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Catholic Charismatic Renewal is the most conspicuously successful dimension (more than two million participants world-wide) of Neo-Pentecostalism, the Spirit-centered form of Christian living that is sweeping through the more traditional Christian confessions. Laurentin, a French theologian and religious journalist, approaches the movement as a ""participating observer"" and is fully conversant not only with the French ""Spiritual Renewal"" but with the groups and literature in Britain, Canada, and especially the US, the movement's originating center. For him the Charismatic Renewal is the most important force in the post-Vatican II era: it has intensified participation in the whole life of the Church and has been warmly received by the hierarchy, including Pope Paul. The heart of this account is a careful investigation of the interior transformation (""Baptism in the Spirit"") and external gifts (""charisms"") that are the substance of the pentecostal experience and instill some of the intensity of early Christianity. Though Laurentin does dwell on the spectacular gifts of tongue-speaking and healing, he also emphasizes other gifts (prophecy, teaching, discernment, works of charity) and their common root in an ongoing spiritual rebirth. He thinks that some aspects of the movement can be explained psychologically and that it is subject to perversions (fundamentalism, emotionalism) but that it is substantially an authentic outpouring of the Spirit in response to the crisis of aridity and uncertainty in modern Christianity. A rounded, sympathetic, and probing assessment.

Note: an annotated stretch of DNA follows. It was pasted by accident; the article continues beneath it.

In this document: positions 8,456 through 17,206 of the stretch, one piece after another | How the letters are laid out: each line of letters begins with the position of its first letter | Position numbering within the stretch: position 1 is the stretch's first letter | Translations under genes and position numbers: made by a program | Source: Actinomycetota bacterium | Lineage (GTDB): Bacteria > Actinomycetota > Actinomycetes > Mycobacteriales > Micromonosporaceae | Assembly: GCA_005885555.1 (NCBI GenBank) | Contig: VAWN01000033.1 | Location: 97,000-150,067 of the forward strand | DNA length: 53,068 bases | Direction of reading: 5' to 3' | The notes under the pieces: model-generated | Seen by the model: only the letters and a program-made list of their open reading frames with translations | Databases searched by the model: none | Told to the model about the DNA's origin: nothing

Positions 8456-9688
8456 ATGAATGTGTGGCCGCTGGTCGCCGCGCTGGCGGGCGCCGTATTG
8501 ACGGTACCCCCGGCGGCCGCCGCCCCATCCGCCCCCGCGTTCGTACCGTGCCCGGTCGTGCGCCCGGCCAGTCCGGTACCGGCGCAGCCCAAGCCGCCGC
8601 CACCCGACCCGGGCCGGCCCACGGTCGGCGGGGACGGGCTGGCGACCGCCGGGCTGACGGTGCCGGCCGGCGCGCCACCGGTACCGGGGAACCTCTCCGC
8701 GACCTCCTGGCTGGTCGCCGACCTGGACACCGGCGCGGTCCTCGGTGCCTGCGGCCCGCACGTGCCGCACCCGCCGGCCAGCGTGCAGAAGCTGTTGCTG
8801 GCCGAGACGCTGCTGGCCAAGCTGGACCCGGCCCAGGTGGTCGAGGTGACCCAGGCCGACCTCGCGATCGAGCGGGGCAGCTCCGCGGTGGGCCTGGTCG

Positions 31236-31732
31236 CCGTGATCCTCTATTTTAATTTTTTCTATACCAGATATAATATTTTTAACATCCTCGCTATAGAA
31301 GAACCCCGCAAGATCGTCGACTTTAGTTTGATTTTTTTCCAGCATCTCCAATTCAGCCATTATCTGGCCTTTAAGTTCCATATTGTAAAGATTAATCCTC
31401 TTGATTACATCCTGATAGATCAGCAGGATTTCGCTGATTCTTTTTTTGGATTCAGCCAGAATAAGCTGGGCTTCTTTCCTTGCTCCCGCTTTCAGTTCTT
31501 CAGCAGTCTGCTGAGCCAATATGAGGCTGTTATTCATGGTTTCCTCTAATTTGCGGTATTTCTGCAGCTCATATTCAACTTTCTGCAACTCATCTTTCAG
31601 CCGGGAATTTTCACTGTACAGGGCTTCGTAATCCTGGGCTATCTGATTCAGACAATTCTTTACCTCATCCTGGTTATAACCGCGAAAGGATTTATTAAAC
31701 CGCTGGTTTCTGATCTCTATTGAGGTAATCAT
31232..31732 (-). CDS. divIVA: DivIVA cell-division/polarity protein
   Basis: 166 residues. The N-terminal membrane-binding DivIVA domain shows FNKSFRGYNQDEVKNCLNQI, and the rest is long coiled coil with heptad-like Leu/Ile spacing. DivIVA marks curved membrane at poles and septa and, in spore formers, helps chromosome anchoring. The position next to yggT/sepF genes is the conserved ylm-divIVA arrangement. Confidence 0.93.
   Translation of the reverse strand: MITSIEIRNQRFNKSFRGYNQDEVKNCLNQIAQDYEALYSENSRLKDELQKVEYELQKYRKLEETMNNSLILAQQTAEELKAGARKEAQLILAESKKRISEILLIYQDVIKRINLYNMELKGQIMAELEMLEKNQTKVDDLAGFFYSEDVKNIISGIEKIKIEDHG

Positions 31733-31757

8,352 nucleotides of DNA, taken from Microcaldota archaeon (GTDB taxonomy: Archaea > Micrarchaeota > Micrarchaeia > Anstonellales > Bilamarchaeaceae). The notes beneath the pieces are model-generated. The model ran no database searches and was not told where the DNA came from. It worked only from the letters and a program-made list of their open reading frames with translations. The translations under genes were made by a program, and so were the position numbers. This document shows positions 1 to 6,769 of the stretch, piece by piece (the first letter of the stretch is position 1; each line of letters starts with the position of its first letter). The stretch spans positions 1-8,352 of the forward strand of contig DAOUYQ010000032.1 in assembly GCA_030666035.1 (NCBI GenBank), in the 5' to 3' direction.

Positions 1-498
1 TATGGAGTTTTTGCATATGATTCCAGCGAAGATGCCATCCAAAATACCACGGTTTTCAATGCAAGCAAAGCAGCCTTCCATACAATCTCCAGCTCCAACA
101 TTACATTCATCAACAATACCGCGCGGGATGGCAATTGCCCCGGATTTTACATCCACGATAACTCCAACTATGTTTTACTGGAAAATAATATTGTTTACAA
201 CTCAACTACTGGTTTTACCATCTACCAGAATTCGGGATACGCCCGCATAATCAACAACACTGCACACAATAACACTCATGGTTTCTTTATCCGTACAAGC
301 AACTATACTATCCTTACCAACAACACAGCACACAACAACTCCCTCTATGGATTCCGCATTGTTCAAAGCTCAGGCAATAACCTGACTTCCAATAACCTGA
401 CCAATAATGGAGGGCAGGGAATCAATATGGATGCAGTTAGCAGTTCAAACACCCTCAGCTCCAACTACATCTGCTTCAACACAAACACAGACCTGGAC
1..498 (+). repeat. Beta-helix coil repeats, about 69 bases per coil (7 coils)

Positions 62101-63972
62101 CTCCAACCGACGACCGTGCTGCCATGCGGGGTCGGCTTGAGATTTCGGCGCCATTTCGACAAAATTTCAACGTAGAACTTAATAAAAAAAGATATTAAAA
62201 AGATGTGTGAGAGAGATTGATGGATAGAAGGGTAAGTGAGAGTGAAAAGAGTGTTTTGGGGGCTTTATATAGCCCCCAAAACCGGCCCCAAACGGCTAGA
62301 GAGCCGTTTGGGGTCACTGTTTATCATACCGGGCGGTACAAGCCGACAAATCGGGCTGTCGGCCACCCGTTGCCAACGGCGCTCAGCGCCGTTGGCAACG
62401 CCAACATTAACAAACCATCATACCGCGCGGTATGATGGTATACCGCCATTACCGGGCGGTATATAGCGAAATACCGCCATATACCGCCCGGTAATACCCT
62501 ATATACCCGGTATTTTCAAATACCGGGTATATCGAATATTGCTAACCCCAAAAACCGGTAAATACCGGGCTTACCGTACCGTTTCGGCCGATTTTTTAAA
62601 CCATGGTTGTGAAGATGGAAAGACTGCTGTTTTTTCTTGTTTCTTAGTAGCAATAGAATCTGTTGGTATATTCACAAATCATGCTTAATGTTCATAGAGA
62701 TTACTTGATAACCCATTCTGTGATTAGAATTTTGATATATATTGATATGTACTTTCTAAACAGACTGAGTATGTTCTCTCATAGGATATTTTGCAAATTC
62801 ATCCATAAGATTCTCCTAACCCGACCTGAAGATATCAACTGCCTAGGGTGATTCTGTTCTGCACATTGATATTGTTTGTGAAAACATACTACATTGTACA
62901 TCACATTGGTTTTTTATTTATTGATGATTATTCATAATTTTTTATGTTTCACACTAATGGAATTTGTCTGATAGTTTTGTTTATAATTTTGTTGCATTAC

Pub Date: April 1st, 1977
Publisher: Doubleday